Practice is the effort of stabilizing there. But this [practice] becomes firmly grounded when performed properly, intensively, and continuously over a long period of time. — Yoga Sutras of Patanjali, I.13,14
Practice is the heart of yoga and therefore we emphasize personal daily practice — a regular time devoted to looking inwards, to searching for our center.
Practice is not simply doing asana, pranayama, and meditation. It is a place for stepping back. A place to be, a place where we meet ourselves. It is a place and time where we are free to rest, purify, and reconnect. A place that is yoga.
Vijnana practice is based on four elements: sitting (meditation), pranayama (breathing practices), asana (poses), and study of yogic texts. Each one is important. And the practice of all four expresses our understanding that we are complex beings made up of body, breath, consciousness, spirit, and intellect, each interwoven with the others. In practice, when we devote time and intention to each element individually and together as a whole, an optimal reorganization of all of our facets occurs. We discover quiet, insight, and compassion within.
Quiet Sitting – Meditation
Binding the consciousness to a place is dhāraṇa (concentration). The focusing of a notion there [at that place] is dhyāna (meditation). — Yoga Sutras of Patanjali, III.1,2
Meditation is firstly settling the body in a seated position. Then our consciousness is free and usually will first meet the noise of our lives. This encounter with noise is also meditation. We do not try to force thoughts, emotions, or feelings to cease. Yet gradually the senses become more subtle. Then sometimes quiet, and the ability to observe the noise as if from the outside, arises.
Pranayama – Breathing exercises
Exhaling, inhaling, and fixing the movement of breath, lengthy or short, according to place, time, and number. — Yoga Sutras of Patanjali, II.50
Breath is the essence of our vitality. It is what drives the living organism. Pranayama is turning one’s gaze to the breathing process, observing it, and gradually, regulating the breathing. In the encounter between the observing self and the breathing and moving self we discover the connection that always exists between consciousness, breath, and movement.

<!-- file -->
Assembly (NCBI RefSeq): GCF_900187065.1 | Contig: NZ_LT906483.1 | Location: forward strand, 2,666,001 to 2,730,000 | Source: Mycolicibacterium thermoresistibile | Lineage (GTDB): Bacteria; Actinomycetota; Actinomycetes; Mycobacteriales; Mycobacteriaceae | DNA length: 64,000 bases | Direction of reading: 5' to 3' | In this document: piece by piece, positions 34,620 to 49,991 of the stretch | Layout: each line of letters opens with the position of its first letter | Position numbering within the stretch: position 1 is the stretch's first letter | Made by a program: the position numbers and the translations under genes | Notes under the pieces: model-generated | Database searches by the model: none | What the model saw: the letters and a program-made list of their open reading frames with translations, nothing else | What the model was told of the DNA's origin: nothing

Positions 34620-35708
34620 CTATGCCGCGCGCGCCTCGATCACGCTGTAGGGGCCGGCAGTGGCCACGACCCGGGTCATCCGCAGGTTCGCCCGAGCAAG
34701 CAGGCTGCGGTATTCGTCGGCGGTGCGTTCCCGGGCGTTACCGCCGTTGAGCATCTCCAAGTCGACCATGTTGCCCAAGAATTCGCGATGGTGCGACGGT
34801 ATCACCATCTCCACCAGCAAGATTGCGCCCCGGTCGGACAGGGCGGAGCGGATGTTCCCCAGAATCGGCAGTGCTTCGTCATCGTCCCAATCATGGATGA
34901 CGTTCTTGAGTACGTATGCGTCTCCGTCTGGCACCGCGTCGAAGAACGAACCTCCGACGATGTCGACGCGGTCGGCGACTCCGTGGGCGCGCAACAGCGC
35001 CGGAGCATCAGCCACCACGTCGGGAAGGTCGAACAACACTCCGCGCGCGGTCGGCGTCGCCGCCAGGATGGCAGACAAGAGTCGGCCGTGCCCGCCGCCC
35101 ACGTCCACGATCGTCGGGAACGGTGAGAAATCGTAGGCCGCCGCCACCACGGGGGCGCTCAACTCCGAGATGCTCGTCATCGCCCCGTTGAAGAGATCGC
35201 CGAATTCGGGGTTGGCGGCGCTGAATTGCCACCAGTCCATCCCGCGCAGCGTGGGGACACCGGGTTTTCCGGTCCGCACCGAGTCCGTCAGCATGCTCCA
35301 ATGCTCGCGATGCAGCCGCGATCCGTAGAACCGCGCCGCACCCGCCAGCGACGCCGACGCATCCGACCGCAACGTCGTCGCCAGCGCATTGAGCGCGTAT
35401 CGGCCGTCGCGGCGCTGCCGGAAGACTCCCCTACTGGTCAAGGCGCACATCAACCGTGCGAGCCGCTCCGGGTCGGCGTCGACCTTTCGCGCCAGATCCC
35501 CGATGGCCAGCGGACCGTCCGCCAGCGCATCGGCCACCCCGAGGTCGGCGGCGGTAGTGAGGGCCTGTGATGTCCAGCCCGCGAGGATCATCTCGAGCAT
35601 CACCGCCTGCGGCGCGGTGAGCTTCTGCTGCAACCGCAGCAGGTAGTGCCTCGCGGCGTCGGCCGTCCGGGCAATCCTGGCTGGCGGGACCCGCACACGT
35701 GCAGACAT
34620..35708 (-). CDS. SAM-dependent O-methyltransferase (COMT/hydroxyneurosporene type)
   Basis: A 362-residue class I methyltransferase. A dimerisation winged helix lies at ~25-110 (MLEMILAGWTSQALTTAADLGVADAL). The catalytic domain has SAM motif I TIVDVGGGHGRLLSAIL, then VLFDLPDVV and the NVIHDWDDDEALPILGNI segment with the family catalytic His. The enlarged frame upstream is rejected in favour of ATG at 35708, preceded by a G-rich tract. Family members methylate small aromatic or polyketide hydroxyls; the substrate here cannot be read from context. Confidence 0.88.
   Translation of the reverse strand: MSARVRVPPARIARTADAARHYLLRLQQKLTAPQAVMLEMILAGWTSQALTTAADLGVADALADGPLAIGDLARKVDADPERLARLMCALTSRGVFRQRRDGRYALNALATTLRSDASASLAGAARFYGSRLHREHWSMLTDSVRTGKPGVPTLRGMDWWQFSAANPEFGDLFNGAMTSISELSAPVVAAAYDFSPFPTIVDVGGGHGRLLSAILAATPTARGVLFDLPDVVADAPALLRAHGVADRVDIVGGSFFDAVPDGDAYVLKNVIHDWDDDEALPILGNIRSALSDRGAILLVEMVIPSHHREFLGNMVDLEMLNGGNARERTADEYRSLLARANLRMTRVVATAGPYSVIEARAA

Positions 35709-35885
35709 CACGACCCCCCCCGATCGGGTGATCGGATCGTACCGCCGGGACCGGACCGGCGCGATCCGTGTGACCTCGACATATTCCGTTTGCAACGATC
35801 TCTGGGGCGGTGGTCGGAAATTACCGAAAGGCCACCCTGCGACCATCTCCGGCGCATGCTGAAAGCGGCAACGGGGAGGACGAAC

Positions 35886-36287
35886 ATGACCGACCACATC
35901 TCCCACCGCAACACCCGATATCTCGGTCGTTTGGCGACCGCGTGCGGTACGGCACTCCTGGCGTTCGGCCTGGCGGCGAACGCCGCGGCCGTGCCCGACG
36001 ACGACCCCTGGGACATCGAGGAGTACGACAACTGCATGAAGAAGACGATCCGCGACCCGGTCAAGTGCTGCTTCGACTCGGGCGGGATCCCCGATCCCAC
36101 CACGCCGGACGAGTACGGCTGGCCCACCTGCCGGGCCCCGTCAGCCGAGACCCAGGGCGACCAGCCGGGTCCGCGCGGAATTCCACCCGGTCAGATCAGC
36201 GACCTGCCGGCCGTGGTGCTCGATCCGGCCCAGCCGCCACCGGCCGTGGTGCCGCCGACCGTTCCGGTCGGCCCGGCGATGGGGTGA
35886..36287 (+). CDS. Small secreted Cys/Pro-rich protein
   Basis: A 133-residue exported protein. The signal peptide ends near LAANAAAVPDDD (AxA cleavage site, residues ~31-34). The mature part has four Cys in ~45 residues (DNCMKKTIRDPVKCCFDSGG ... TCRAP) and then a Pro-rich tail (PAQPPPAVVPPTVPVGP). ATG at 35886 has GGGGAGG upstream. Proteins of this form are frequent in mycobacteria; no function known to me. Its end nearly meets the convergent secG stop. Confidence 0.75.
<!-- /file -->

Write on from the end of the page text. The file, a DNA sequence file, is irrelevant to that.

Asana – Poses of Yoga
The pose is stable and pleasant. By relaxation of effort and by samāpatti with the infinite. — Yoga Sutras of Patanjali, II.46,47
In the yoga tradition we work with the body. There is an understanding of the inseparable connection between the body in its gross manifestation and the subtle components of the living entity that is us. Thus, by training the body with awareness and attention, we are exposed to the wisdom concealed within.
The Seven Principles
Vijnana Yoga practice is guided by seven principles: relaxation, quieting the mind, intention ,rooting, connecting, breathing, and elongating. When these principles exist in the practice, an understanding of mind and body that stabilize on the middle axis gradually develops.
Svadhyaya – Self-study – Study of Yogic Texts
The meaning of the word svadhyaya in Sanskrit is “to go towards oneself,” and therefore, to know or study oneself. Vyasa, the principal commentator on Patanjali’s Yoga Sutra, explains svadhyaya as the study of the texts and traditions of yoga. These texts hold knowledge of practitioners, teachers, and students. Studying texts is an integral element of Vijnana Yoga practice because in the texts we recognize allusions and wisdom that strengthen and enrich our practice.
Practice based on these four elements of sitting, pranayama, asana, and the study of yogic texts supports us in walking the path of yoga.